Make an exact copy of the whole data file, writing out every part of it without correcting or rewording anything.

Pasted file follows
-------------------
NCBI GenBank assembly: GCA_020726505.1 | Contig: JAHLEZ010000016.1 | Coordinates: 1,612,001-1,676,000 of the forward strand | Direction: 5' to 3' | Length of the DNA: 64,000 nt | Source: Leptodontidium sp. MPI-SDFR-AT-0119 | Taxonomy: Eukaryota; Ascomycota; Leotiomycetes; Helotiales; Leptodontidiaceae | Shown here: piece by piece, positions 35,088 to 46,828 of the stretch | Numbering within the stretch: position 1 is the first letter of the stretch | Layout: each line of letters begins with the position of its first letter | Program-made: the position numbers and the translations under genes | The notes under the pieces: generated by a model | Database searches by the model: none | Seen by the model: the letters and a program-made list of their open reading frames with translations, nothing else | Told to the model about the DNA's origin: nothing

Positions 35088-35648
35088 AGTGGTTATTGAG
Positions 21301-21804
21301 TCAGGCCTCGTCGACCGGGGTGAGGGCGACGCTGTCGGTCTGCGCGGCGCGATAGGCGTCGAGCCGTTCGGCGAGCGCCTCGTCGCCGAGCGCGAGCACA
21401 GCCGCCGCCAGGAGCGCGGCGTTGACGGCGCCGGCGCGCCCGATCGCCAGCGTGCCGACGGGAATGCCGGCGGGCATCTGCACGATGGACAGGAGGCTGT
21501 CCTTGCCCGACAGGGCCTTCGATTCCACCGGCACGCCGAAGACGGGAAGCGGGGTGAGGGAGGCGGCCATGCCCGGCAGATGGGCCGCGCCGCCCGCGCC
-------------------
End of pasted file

NCBI GenBank assembly: GCA_020726505.1 | Contig: JAHLEZ010000016.1 | Coordinates: 1,612,001-1,676,000 of the forward strand | Direction: 5' to 3' | Length of the DNA: 64,000 nt | Source: Leptodontidium sp. MPI-SDFR-AT-0119 | Taxonomy: Eukaryota; Ascomycota; Leotiomycetes; Helotiales; Leptodontidiaceae | Shown here: piece by piece, positions 35,088 to 46,828 of the stretch | Numbering within the stretch: position 1 is the first letter of the stretch | Layout: each line of letters begins with the position of its first letter | Program-made: the position numbers and the translations under genes | The notes under the pieces: generated by a model | Database searches by the model: none | Seen by the model: the letters and a program-made list of their open reading frames with translations, nothing else | Told to the model about the DNA's origin: nothing

Positions 35088-35648
35088 AGTGGTTATTGAG
Positions 21301-21804
21301 TCAGGCCTCGTCGACCGGGGTGAGGGCGACGCTGTCGGTCTGCGCGGCGCGATAGGCGTCGAGCCGTTCGGCGAGCGCCTCGTCGCCGAGCGCGAGCACA
21401 GCCGCCGCCAGGAGCGCGGCGTTGACGGCGCCGGCGCGCCCGATCGCCAGCGTGCCGACGGGAATGCCGGCGGGCATCTGCACGATGGACAGGAGGCTGT
21501 CCTTGCCCGACAGGGCCTTCGATTCCACCGGCACGCCGAAGACGGGAAGCGGGGTGAGGGAGGCGGCCATGCCCGGCAGATGGGCCGCGCCGCCCGCGCC